The surprise $70 “application” fee wasn’t so visionary

When Otis Millbrook Jr. applies for a new, low-income home in California, his application is turned down. But not before the company extracts a $70 “application” fee. Is that right?

Question: I have a problem with a company called Visionary Property Management, a division of Visionary Home Builders of California. This parent company and its various divisions purport themselves to be providers for affordable housing for “unserved communities.” They position themselves to be a resource for all things related to HUD housing.

I want you to investigate its application intake and interview process. Earlier this year, my wife and I participated in the so-called “interview” portion of application process in Stockton, Calif.

My wife and I arrived on time for this interview. We brought with us all the documentation needed to verify the information contained in our application packet.

The most troubling thing to us is the $70 fee collected from us. The representative told us it was “company policy” to collect this fee for processing our application. We find this assertion highly questionable as well possibly fraudulent because the company did not “process” anything. All the representative did was collect the money orders she told me over the phone to bring. Nowhere in the application packet is the $70 fee mentioned.

After the representative collected the money, she added our social security income in a calculator and told us we didn’t qualify. We were completely flabbergasted, since we had already provided our income to the company six months before.

Visionary Property Management did nothing to deserve this fee. Can you help me get a refund? — Otis Millbrook Jr., Manteca, Calif.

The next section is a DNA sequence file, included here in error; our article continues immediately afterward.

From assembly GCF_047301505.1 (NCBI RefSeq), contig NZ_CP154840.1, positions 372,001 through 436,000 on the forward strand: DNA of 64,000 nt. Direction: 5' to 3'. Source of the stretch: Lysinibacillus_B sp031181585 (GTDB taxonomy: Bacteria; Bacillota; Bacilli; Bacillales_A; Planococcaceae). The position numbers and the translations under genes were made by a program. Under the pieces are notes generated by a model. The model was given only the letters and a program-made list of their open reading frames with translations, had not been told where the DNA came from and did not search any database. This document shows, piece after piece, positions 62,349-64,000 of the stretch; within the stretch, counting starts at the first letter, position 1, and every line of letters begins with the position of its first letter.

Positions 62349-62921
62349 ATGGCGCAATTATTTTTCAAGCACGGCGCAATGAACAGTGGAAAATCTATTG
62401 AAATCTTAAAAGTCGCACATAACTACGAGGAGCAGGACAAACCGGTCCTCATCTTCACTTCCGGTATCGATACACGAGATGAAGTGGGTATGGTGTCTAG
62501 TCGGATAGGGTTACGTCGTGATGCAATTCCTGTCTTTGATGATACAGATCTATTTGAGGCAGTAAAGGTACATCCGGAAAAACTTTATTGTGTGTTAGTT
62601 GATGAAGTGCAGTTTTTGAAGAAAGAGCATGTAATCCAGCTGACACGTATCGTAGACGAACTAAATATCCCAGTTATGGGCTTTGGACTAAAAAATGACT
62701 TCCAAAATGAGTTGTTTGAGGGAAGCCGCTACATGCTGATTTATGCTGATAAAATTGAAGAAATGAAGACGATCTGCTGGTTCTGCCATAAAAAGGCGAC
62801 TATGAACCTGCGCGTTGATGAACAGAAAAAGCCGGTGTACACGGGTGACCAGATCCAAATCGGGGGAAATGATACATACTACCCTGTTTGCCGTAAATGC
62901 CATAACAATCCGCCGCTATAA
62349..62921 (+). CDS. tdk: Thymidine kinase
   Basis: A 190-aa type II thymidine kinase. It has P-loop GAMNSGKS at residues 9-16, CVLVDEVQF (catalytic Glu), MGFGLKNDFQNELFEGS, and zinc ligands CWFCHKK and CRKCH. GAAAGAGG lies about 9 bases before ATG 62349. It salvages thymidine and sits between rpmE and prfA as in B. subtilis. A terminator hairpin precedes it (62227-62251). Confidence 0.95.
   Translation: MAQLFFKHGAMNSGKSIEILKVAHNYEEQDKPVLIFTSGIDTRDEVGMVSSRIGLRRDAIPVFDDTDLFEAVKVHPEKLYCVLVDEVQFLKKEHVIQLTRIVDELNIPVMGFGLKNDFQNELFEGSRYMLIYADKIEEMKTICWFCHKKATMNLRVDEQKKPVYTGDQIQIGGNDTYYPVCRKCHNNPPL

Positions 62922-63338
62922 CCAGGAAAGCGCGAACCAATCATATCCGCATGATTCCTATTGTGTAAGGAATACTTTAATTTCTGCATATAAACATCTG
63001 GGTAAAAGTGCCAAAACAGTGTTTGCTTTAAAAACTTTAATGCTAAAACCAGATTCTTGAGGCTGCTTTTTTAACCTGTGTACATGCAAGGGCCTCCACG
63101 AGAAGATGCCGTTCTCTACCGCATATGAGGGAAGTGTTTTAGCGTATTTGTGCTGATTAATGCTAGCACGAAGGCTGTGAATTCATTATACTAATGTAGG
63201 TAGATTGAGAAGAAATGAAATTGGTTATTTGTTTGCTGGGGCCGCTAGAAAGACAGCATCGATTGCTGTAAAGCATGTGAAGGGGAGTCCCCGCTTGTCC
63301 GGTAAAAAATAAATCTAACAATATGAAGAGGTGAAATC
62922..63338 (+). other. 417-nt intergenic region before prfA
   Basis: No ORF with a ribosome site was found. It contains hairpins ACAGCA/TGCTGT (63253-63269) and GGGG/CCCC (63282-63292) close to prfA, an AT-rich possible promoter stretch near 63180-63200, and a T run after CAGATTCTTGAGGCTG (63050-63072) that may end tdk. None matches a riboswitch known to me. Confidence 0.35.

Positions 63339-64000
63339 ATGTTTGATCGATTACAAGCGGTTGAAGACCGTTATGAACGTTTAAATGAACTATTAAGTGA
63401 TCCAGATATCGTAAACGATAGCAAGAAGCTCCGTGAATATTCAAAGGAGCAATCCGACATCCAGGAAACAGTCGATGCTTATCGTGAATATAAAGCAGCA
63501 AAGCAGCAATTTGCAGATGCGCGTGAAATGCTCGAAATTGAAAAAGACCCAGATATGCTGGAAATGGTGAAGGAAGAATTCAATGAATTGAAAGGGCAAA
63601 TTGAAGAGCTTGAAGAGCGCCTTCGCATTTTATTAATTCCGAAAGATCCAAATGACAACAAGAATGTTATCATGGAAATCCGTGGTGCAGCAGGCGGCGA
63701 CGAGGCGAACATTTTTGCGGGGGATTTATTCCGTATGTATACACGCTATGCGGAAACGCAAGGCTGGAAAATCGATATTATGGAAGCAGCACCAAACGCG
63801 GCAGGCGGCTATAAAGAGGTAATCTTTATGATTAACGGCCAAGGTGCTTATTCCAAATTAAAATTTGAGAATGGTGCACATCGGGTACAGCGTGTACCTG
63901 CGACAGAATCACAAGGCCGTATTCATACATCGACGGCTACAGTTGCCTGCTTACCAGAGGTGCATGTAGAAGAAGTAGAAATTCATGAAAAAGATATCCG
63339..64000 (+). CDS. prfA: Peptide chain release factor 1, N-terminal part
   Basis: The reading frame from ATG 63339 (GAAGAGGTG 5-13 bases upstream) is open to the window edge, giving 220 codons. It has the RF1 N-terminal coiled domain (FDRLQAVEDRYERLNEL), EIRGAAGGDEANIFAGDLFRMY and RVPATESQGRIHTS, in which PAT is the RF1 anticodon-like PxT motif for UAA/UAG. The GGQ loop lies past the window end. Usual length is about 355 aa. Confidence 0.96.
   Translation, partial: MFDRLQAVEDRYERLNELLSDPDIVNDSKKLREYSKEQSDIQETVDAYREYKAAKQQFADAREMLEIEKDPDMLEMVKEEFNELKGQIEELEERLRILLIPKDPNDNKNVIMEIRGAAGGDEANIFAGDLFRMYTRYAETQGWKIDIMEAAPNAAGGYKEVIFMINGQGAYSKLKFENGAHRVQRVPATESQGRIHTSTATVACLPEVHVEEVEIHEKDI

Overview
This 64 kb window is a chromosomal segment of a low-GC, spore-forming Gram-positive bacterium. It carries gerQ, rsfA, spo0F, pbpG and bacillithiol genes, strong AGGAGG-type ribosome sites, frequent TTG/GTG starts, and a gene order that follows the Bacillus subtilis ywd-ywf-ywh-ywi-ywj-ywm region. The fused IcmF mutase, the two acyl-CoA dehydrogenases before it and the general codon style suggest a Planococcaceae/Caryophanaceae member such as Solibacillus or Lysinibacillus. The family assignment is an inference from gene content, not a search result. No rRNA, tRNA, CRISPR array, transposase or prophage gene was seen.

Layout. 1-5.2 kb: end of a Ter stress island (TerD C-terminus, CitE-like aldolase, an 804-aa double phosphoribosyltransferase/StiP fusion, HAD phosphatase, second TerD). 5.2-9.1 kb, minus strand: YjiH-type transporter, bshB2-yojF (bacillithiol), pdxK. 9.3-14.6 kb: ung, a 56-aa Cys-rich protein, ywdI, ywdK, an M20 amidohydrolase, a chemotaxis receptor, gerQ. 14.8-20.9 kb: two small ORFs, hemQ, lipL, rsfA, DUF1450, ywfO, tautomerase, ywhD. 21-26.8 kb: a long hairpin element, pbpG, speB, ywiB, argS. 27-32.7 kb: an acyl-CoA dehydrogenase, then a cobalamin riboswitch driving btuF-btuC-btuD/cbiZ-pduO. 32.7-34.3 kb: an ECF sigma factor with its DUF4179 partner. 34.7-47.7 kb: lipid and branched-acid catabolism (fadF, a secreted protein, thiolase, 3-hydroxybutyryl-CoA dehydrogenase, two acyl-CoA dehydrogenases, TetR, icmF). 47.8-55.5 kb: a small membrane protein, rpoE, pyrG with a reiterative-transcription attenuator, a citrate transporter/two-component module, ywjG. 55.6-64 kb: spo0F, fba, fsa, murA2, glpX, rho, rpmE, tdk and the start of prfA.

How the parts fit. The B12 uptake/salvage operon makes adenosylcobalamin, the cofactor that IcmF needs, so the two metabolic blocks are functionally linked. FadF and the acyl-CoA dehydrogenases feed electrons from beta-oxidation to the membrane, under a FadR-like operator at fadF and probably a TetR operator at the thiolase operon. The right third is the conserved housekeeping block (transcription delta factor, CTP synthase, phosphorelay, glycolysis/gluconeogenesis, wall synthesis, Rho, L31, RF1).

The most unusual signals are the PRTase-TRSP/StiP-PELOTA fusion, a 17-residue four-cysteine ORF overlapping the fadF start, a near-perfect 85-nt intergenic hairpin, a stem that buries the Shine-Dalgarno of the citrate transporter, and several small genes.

Answer: That application fee should have been clearly disclosed to you before you set foot in Visionary’s office. I could not find any mention of the fee on Visionary’s website or in the materials you provided when I reviewed your case.

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Springing that $70 fee on you at the last minute was not right, but the way you were turned down was even worse. I agree — Visionary had all of your income information and, based on that, could have told you not to bother to come to the office to fill out the rest of the paperwork. From your perspective, it sure looks like it just wanted to get your $70 in order to tell you “no.”

Finding a real person at the company isn’t too difficult. The contact us page offers several ways to get in touch (I recommend writing). If you’re being stonewalled, you can always go straight to one of its higher-ups. They’re also listed on the site. The email convention is firstinitial+lastname@visionaryhomebuilders.org.

I’d like to believe this disclosure issue was just an oversight on Visionary’s part and that it will fix it for future applications. Knowing all the fees before you apply is a key to keeping existing customers happy and winning new ones.

I contacted Visionary on your behalf and it refunded your $70.


Christopher Elliott

Christopher Elliott is an author, journalist and consumer advocate. You can read more about him on his personal website or check out his adventures on his family adventure travel site. Contact him at chris@elliott.org. Read more of Christopher's articles here.

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